6 haunted spots in Hong Kong you should check out for Halloween

This article was originally published on the global travel search engine Skyscanner.

Hong Kong may be a city oozing with sexy bars in dark corners, and chockfull of hole-in-the-wall dim sum joints, but little did you know that you can summon your inner ghostbuster for a spooky night about town.

Skyscanner shares the chilling histories behind these haunted spots.

1. Nam Koo Terrace

It's hard not to get the heebie jeebies just by climbing up the steps of Nam Koo Terrace.

Photo: Wikipedia

Known as "The Wan Chai Haunted House", local legend holds that during World War II, Japanese soldiers made Nam Koo Terrace a military "comfort" brothel, raping and torturing local women.

It is said that these women's spirits still haunt the terrace, where their crying and screaming can be heard. Apparently, in 2003, a group of teenagers who were on a ghost-hunting excursion were possessed and had to receive treatment.

2. Granville Road 31

The lingerie store on the first floor of this block of apartments in Tsim Sha Tsui may deny it, but in 1999, a severed head was found stuffed into a Hello Kitty toy in one of the apartments in this complex.

Photo: Wikipedia 

Apparently, three debtors tortured her for an entire month in an abandoned apartment in the building - she was amputated, skinned and boiled.

For months after the slaying, CCTVs in the area captured a female form lurking in the shops long after closing hours. Talk about late night shopping.

3. Sai Ying Pun Community Complex

Built in 1892, the complex, known by locals as the High Street House, was originally intended as quarters for nurses, but urban legend has it that the Japanese seized and used it as an execution hall during world war II.

Photo: Wikimedia Commons

After the war, it was made into a mental asylum and finally abandoned in 1961.

It has since been badly scarred by two fires. Repeated accounts of seeing a figure dressed in traditional Chinese costume bursting into flames on the second floor and headless poltergeists running through its corridors have been documented.

4. Tsung Tsai Yuen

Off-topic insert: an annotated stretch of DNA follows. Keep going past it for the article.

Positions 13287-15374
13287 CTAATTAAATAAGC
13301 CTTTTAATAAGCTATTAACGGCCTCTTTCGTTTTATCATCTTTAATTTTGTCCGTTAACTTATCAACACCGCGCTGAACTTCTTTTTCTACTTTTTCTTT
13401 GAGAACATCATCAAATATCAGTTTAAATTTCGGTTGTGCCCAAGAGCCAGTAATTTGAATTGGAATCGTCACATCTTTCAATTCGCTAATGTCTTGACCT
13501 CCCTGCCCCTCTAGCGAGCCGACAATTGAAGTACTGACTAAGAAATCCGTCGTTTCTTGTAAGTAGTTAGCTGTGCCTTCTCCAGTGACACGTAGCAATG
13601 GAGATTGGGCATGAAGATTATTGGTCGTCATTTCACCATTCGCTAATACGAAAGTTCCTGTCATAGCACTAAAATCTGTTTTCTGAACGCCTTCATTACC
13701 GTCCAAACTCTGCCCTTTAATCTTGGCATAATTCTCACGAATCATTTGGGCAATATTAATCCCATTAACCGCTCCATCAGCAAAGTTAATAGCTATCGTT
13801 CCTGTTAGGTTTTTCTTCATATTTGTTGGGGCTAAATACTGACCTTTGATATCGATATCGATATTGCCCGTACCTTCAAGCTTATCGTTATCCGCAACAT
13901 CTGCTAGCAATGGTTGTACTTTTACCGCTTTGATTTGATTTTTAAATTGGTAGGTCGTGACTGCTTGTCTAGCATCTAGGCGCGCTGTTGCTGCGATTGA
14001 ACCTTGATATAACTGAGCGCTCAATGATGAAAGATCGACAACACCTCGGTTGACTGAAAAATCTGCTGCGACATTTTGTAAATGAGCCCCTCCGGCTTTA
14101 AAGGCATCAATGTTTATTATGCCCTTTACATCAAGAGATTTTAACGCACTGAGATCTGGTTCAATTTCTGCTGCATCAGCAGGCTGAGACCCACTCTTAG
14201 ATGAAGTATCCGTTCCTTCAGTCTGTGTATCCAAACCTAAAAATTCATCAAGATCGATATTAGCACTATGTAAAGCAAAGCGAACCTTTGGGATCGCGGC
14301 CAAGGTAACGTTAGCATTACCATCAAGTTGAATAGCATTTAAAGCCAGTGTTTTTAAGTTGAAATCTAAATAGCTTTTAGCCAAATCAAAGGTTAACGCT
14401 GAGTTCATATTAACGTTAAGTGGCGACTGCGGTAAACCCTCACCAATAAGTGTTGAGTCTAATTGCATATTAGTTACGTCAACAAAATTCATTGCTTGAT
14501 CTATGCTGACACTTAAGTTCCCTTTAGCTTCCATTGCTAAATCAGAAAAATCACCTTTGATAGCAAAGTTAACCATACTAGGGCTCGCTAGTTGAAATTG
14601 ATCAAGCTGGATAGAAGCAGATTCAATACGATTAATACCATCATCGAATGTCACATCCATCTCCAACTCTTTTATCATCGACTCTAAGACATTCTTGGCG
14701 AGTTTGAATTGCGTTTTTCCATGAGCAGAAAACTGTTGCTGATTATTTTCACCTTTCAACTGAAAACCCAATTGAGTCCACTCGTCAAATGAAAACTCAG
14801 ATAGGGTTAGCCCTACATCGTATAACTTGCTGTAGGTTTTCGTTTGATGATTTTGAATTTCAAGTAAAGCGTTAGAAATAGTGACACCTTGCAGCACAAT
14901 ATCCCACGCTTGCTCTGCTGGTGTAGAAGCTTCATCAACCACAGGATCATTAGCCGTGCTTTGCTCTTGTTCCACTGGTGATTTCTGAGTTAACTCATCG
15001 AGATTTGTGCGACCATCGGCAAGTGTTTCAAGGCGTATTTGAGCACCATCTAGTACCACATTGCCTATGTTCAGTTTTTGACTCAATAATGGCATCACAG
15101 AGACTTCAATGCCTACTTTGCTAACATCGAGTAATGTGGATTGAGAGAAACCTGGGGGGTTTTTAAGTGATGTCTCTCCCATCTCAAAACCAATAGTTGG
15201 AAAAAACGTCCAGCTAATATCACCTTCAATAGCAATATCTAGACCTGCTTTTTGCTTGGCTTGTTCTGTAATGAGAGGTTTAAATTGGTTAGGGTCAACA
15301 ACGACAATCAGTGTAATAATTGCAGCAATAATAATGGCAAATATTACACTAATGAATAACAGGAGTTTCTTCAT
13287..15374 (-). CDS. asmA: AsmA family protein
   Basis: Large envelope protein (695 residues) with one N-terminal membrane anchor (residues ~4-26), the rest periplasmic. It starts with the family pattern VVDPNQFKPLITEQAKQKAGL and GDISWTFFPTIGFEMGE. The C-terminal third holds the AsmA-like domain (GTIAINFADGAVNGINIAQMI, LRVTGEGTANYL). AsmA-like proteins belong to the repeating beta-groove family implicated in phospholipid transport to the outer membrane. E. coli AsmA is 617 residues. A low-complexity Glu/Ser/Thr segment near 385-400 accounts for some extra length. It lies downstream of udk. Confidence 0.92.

Once a popular picnic spot to while away time, Tsung Tsai Yuen in the New Territories was never quite the same when a tragic landslide killed 28 people from a group of teachers and young pupils in 1955. It is said in hushed voices that the dead still haunt the area.

Photo: Apple Daily

One famous tale involved a woman with long hair and a pale face boarding an empty mini bus that was driving through the area who paid for her fare using joss paper.

When the driver asked the woman for her fare, she didn't respond. Instead, at the next stop, she whispered "thank you" and peacefully left the bus.

5. Museum of Coastal Defence

Located in Shau Kei Wan, the museum was a coastal defence fort during the Ming and Qing periods, and continued to be so during the British rule and the Japanese Occupation.

Photo: Wikimedia Commons

Locals maintain that it is haunted by those who have died in battle over the years. Security guards have reported hearing the screams of women, and seeing a mysterious woman with waist-long hair dressed in white wandering the building.

6. Mong Man Wai Building, Chinese University Hong Kong

The rumour mill has it that the Chinese University's second floor used to house a morgue, which provided cadavers for scientific study.

Photo: Wikimedia Commons

To this day, many students feel an eerie chill when they take the elevator past the second floor.

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